## The SBC GMAT Files

Factorization/Divisibility/Problem Solving/Data Sufficiency

A solid knowledge of number properties is generally not enough for handling the most advanced factorization problems on the Quant. Although most students can handle the simple task of finding the prime factorization of a number, only rarely will you see a question phrased so bluntly. More likely, the question will only hint at the issue in a roundabout fashion:

If x, y and z are positive integers, is it true that x2 is divisible by 16?

1.    5x = 4y
2.    3×2 = 8z
There’s not a word mentioning prime factorization, yet clearly this is the issue being tested. Two hints clue us to this fact:

1.    The test for divisibility involves variables, but no remainder is mentioned
2.    All (or many) of the variables in the problem are limited to integers

The presence of these two clues together often suggest that you should divide and conquer. Much like the military tactic, mathematical division can help break a complex problem into smaller, bite-sized chunks that are easier to handle.
The difficulty here is that each statement involves two variables that we need to juggle in our heads. Clearly, it would be far simpler if we only had to consider one variable at a time. Let’s divide and conquer so we can do just that, starting with statement 1):

5x = 4y
Divide both sides by 4 to get:
5x/4 = y

The right-side of the equation is an integer since y is an integer. So logically, the left-side of the equation must be an integer, too. If we now focus only on the left-side of the equation, we only need to concern ourselves with a single expression with a single variable: 5x/4.

In order for 5x/4 to be an integer, all of the prime factors in the denominator (two 2’s) must also be present in the numerator (which contains 5 and x). This must be true in order for 5x/4 to be an integer. Because the 5 in the numerator does not contain any factors of 2, x must contain at least two factors of 2.  x2  then, must contain at least four factors of 2. In other words, x2 must also divisible by 16. The answer to the question stem is therefore a definite Yes.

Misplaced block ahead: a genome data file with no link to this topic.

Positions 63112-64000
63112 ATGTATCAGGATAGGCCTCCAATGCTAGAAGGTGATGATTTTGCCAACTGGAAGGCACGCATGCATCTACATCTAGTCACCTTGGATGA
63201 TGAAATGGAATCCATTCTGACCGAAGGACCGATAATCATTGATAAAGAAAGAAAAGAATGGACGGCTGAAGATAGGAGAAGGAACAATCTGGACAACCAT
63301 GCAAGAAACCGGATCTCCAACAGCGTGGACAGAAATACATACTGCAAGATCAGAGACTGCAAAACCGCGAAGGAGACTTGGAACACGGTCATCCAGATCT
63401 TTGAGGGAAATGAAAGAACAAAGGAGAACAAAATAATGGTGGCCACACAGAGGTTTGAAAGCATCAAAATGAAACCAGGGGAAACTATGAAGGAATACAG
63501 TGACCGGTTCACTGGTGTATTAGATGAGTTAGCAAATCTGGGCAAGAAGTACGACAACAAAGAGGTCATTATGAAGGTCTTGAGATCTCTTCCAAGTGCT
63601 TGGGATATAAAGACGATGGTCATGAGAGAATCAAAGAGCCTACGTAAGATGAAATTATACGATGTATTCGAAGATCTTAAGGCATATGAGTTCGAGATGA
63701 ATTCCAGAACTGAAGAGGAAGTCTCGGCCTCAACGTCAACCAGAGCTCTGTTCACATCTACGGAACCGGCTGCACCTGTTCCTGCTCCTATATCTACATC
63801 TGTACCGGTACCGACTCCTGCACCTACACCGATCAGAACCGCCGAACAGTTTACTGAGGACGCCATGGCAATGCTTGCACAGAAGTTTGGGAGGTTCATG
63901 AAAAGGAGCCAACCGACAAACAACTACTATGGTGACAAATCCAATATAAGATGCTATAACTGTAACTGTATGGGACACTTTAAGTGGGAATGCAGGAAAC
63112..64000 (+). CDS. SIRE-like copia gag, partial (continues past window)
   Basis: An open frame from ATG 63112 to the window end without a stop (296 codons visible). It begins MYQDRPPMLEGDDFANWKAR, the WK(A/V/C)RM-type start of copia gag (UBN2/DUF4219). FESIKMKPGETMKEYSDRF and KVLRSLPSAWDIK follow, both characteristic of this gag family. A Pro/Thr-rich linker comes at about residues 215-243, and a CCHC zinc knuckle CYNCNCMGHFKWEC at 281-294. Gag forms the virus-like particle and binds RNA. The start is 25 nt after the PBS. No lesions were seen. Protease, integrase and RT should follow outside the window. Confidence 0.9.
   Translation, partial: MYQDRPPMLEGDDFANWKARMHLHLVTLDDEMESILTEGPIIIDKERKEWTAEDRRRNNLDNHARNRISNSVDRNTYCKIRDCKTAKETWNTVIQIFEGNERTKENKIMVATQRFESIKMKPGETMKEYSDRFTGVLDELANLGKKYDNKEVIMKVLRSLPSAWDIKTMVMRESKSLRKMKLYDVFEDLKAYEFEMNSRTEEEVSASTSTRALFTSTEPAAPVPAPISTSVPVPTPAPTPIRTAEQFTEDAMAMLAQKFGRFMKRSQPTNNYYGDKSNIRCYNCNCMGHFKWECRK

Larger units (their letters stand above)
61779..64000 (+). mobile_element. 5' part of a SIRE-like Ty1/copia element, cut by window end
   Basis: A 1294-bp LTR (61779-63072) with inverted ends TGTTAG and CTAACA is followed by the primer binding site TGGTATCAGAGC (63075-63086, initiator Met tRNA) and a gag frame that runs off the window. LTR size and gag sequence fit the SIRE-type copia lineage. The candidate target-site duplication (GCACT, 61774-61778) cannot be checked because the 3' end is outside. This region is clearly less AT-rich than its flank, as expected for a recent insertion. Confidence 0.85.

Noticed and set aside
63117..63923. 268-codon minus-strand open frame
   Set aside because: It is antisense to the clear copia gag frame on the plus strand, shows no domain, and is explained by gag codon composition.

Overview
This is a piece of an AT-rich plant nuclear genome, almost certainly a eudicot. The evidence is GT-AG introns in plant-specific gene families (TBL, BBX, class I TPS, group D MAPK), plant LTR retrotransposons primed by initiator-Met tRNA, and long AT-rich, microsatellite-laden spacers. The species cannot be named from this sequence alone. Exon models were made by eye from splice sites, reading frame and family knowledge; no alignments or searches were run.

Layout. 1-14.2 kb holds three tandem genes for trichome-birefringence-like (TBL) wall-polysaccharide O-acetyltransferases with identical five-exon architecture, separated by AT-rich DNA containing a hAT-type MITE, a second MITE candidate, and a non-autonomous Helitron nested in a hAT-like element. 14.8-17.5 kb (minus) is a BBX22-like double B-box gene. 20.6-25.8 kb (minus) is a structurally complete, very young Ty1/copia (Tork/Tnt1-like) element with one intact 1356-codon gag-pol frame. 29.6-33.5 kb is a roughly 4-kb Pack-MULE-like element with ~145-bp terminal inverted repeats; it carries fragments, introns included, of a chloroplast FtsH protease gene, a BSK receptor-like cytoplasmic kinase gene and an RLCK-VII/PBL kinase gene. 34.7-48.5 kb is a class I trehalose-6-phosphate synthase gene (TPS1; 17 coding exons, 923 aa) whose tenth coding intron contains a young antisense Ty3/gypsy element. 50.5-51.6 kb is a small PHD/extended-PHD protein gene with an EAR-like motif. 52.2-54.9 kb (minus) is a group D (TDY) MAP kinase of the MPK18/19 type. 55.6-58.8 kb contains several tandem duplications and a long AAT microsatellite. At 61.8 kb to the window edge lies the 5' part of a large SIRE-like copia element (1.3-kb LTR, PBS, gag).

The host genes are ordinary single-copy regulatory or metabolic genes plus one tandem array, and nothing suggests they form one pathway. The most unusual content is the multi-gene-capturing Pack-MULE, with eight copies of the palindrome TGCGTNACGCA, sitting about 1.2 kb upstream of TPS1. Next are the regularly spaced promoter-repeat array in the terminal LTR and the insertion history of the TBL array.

Statement 2) can be conquered using the same tactic:

3×2 = 8z

Divide both sides by 8 to obtain

3×2 /8 = z

Using the same logic, we see that 3×2 must contain at least three factors of 2. Since 3 obviously won’t contain any factors of 2, they must all come from the x2 term.

At first glance, it may seem like we have insufficient data, since we have only been able to prove that x2 has at least three factors of 2 rather than four. Notice, however, that since x itself is an integer, x2 must be a perfect square.

A perfect square must contain an even number of each prime factor. As an example, consider the perfect squares 4 (two factors of 2), 81 (four factors of 3), and 400 (four factors of 2, two factors of 5). If x2 contained only three factors of 2, such as if x2 = 8, it would no longer be a perfect square. If we were to take âˆšx2 , we would end up with x = âˆš8 = 2.82, which is not an integer. As a result, x2 must always contain an even number of factors, or a minimum of at least four factors of 2. Once again, we have a definite Yes answer to the question stem. The answer to this data sufficiency question is therefore D): each statement alone is sufficient.

When dealing with these hidden factorization problems remember the following divide and conquer tactic:
1.    Identify a single variable that must be an integer; isolate that variable on one side of the equation
2.    Focus on the complicated expression on the other side of the equation; it must also be an integer
3.    Figure out what prime factors must be present in the variables; the numerator must contain at least the same number of prime factors as the denominator
4.    If the expression involves a perfect square, go back to revise the number of prime factors so that there are an even number for each factor. Perfect cubes will have factors that come in triplets, and so on.

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